I’m always monitoring news about end-of-life issues. Ironically, in Texas and Vermont, two states where I’m speaking soon, there are currently legislative actions on right-to-die questions.
This recent story in the Austin American Statesman, “Legislators Struggle Again with End-of-Life Decisions,” details an emotionally and politically delicate issue — how to resolve end-of-life disputes when doctors seek to let a patient die against the family’s wishes. A process put in place in 1999 needs reforms, and crafting a plan that is acceptable to all parties is proving impossible.
Some of the issues, as detailed in the article:
In Texas, if doctors believe continued treatment would inhumanely extend suffering in a way that violates their oath to do no harm, they can overrule family wishes by asking the hospital’s ethics committee for approval to halt life-sustaining care — which can include withholding dialysis, ventilators, food and water.
If the committee — often comprising uninvolved doctors, social workers and clergy — agrees, treatment can be halted in 10 days, theoretically giving the family time to accept the inevitability of death or, if they still disagree, to locate a caregiver willing to accept the patient.
The process is intended to shield doctors and hospitals from wrongful death lawsuits while protecting the rights of patients and their families. But in practice, according to testimony at legislative hearings, families can be left scrambling in an unfamiliar system, with an impractical deadline, to find other sources of care.
I’m speaking this Thursday to the North Texas Region of the Texas Funeral Directors Association.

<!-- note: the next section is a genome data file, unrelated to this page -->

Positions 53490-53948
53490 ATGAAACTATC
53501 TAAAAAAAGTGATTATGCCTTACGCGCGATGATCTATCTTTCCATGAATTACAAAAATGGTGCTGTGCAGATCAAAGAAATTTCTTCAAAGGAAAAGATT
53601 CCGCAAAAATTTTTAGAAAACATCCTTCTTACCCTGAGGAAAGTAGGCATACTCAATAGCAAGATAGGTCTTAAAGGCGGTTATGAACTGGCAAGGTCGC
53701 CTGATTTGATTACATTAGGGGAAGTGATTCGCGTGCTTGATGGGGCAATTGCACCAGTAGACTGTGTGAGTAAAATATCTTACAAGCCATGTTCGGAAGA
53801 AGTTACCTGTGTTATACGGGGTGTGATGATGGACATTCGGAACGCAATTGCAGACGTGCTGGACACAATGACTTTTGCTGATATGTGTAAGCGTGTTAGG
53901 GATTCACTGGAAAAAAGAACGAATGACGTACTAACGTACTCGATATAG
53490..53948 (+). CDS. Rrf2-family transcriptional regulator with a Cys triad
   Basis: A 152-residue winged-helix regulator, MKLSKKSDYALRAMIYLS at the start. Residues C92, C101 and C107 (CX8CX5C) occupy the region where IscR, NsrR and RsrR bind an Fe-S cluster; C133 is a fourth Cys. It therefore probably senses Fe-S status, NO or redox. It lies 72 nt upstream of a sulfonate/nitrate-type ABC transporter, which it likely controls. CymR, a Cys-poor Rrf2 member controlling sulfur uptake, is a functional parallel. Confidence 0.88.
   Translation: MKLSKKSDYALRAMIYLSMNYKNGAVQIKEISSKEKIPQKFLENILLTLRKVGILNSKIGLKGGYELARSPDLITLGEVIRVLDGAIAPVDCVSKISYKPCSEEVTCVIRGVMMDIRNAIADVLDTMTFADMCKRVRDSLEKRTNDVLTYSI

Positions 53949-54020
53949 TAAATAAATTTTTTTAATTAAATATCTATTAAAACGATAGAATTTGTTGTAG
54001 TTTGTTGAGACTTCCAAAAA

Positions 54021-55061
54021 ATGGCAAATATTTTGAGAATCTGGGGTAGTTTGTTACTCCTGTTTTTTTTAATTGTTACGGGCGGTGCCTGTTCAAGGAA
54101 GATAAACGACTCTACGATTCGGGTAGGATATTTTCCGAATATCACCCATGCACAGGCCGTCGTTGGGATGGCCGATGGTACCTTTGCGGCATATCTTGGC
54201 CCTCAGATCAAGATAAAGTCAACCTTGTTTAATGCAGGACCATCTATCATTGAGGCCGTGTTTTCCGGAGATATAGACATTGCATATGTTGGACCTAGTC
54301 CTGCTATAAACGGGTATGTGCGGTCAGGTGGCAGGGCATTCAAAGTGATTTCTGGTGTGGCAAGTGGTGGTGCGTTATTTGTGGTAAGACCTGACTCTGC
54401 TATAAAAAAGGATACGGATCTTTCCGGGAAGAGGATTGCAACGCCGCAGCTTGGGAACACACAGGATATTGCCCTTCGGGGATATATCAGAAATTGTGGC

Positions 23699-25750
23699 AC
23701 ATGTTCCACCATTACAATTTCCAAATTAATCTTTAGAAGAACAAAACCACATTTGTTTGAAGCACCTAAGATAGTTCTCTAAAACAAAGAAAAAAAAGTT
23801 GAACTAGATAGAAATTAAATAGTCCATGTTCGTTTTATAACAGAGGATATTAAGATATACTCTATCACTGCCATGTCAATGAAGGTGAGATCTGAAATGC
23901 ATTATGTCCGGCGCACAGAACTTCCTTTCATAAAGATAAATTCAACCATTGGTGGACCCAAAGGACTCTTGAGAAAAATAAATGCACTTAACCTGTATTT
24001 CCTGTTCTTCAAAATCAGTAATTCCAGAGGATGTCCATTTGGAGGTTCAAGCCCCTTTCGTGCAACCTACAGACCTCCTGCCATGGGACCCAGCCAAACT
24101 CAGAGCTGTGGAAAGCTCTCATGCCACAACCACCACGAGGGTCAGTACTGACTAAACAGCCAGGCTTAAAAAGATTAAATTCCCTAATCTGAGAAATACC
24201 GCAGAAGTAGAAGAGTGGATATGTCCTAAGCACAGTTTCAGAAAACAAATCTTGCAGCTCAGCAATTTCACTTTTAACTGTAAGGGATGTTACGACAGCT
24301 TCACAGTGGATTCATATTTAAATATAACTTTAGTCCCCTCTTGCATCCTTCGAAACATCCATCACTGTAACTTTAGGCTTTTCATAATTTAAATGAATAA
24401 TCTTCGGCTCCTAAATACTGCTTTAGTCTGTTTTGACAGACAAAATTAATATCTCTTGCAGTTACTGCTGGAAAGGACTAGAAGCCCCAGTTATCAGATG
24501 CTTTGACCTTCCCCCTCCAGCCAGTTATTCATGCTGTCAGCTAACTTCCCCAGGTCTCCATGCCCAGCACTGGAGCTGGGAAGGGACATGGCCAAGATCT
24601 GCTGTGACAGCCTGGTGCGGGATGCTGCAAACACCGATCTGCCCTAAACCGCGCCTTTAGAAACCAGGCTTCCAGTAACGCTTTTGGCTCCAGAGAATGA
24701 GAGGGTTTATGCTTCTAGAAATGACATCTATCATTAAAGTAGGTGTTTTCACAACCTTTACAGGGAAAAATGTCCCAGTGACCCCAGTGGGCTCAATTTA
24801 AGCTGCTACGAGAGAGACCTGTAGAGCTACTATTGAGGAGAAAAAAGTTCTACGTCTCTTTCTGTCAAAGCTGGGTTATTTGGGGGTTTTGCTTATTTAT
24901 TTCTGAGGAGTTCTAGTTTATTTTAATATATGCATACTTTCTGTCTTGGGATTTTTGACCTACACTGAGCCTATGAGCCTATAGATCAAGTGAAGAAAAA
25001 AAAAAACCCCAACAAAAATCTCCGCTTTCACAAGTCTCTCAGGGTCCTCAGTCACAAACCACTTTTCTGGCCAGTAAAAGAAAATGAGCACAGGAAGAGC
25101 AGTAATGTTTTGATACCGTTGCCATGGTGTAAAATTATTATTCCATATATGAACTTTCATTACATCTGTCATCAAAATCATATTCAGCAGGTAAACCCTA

Meanwhile, up north in Vermont, this recent USA Today article “Support Grows in Vermont for an End-of-Life Bill” looks at how terminally ill patients with a prognosis of less than six months to live want to have the right to request and take life-ending medication.
The bill “Patient Choice and Control at End of Life” passed the Vermont Senate in February and goes to the House in March. Although assisted dying is illegal in most states and opponents have been fighting proposals for the past 15 years, support is growing in Vermont and other parts of the Northeast. Connecticut and New Jersey legislators are also examining measures.
Vermont would be the first state to pass a doctor-assisted-death bill through the legislative process. Oregon and Washington voters passed similar bills in voter referendums. Massachusetts voters defeated a measure, 51% to 49%, in November.
Compassion and Choices, a non-profit group dedicated to protecting the rights of the terminally ill, has been actively involved in promoting the Vermont legislation. The organization provides end-of-life counseling, advance planning, and legal casework on end-of-life issues.
Full Disclosure: The New Mexico chapter of Compassion and Choices is a sponsor of my TV series, A Good Goodbye: Funeral Planning for Those Who Don’t Plan to Die. I admire what they do to help start end-of-life conversations.
I’ll be speaking to the Vermont Funeral Consumers Alliance’s annual meeting on Saturday, May 4, 2013.